The curve severity and progression, skeletal maturity, sex, and age of the patient are used to determine the method of treatment. Once the Cobb angle has been determined a treatment plan can be created for the individual.
Surgery: Cobb Angle > 40-45° surgery is likely indicated.
The goal of surgical intervention is to reduce the severity of the curve as able and prevent further progression.
Bracing: Cobb Angle 30-40° – bracing is indicated and must occur immediately.
The goal of bracing is to slow progression of the curve angle and to attempt to better align the individual.
Physiotherapy: Physiotherapy treatment of scoliosis consists of advice and education, decision guidance, breathing retraining, mobility and strengthening exercise. Scoliosis specific exercises have been proven to prevent further increase in curve angles and also to reduce the curve angles in some individuals. Scoliosis specific exercise has been proven to reduce the need for bracing. The forms of exercise with the best evidence base for Scoliosis management are Pilates and The Schroth technique.
Pilates and Scoliosis
Pilates exercises significantly decrease the degree of scoliosis, increase the
flexibility of the posterior muscular chain and reduced pain in the individual.
Scoliosis-specific exercises can reduce spine curvature and prescriptions for braces in adolescents with idiopathic scoliosis through Pilates exercise combining
flexibility, muscular contraction, body awareness and posture correction, using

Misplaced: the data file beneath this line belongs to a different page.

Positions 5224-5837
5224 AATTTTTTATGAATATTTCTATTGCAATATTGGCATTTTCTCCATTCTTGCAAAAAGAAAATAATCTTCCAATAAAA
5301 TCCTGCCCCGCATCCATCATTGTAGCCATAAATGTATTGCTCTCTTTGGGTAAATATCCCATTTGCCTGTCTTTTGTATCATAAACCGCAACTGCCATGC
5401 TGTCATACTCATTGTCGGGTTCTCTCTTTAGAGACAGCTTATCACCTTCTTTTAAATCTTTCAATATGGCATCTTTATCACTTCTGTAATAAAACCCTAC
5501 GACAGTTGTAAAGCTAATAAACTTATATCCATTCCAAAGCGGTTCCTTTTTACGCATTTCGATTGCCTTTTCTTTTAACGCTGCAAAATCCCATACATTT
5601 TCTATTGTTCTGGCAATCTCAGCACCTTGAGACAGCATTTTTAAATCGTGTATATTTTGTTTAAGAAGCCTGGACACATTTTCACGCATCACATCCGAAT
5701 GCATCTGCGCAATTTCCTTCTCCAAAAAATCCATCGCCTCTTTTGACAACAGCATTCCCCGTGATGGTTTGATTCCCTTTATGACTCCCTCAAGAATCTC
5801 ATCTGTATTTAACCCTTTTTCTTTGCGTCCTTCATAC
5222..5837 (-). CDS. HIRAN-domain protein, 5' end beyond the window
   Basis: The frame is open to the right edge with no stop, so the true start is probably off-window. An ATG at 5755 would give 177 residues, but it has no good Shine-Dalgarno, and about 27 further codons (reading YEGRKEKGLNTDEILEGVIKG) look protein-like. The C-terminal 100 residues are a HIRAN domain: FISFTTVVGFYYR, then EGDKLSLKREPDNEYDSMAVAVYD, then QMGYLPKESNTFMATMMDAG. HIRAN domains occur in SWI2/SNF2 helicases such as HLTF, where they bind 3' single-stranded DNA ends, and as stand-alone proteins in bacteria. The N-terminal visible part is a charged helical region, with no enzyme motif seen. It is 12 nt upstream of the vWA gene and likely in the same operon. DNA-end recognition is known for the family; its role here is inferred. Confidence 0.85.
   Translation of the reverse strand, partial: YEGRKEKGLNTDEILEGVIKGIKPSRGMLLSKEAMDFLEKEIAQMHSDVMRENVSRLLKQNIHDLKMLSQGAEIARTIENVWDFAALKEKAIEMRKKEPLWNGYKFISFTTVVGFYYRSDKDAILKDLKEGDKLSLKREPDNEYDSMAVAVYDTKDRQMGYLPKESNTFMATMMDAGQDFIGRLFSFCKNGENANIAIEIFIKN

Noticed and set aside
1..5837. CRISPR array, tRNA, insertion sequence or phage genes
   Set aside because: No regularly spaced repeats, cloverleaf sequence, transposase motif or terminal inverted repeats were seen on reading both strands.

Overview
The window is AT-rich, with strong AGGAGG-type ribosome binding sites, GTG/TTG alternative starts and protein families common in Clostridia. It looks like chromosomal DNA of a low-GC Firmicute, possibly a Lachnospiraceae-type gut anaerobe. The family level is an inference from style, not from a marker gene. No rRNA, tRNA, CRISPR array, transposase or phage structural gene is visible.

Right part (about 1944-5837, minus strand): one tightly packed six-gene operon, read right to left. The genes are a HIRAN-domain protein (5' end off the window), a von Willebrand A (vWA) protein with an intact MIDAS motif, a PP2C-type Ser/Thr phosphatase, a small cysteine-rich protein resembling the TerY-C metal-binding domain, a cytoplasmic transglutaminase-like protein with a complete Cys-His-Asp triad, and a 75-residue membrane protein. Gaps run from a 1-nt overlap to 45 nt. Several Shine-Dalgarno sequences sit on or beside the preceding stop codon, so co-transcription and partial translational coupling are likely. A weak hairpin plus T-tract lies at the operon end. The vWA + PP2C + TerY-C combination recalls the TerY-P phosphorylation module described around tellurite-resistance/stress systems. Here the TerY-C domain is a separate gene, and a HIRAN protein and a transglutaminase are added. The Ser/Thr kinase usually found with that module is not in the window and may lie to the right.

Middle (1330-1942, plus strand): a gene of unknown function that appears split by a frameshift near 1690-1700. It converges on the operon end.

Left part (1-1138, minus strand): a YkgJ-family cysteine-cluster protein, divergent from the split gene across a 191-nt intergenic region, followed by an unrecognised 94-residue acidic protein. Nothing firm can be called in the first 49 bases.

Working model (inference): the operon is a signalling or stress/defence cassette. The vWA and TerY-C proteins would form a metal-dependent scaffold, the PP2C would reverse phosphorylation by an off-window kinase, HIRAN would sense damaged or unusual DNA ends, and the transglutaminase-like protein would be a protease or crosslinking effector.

equipment such as the reformer, Cadillac and Chair. Pilates-based de-rotational
exercises focusing on core activation and isolation of Transverse Abdominus are
used to effect more balanced alignment and as a result decrease the curve angles.
The Schroth Techinque for Scoliosis– Coming soon to Trimetrics…
Schroth exercises are customized for each unique spinal deformation. The technique elongates and de-rotates the spine.
The method teaches the individual how to:
Correct their spinal rotation.
To increase lung capacity with a rotational breathing technique.
To restore normal spinal position through pelvic corrections, breathing techniques, and stabilizing isometric contractions.
Improve posture during routine daily living.
The Schroth exercises are neuromuscular exercises that aim to reprogram posture affected by scoliosis. Pelvic corrections are used to help patients to consciously correct their posture.
The exercises are performed in a variety of different positions to not only correct abnormalities during treatment sessions but to carry over into normal daily routine.
Specific Benefits of Physiotherapy Treatment
- Prevent progression of the curve through postural training.
- Decrease levels of pain and teach coping strategies for pain.
- Improve strength
- Teach a home exercise program for self-management.
- Improve appearance and in turn enhance self-esteem.
- Provide information to support the decision-making process.
- Proactive spinal corrections to avoid surgery.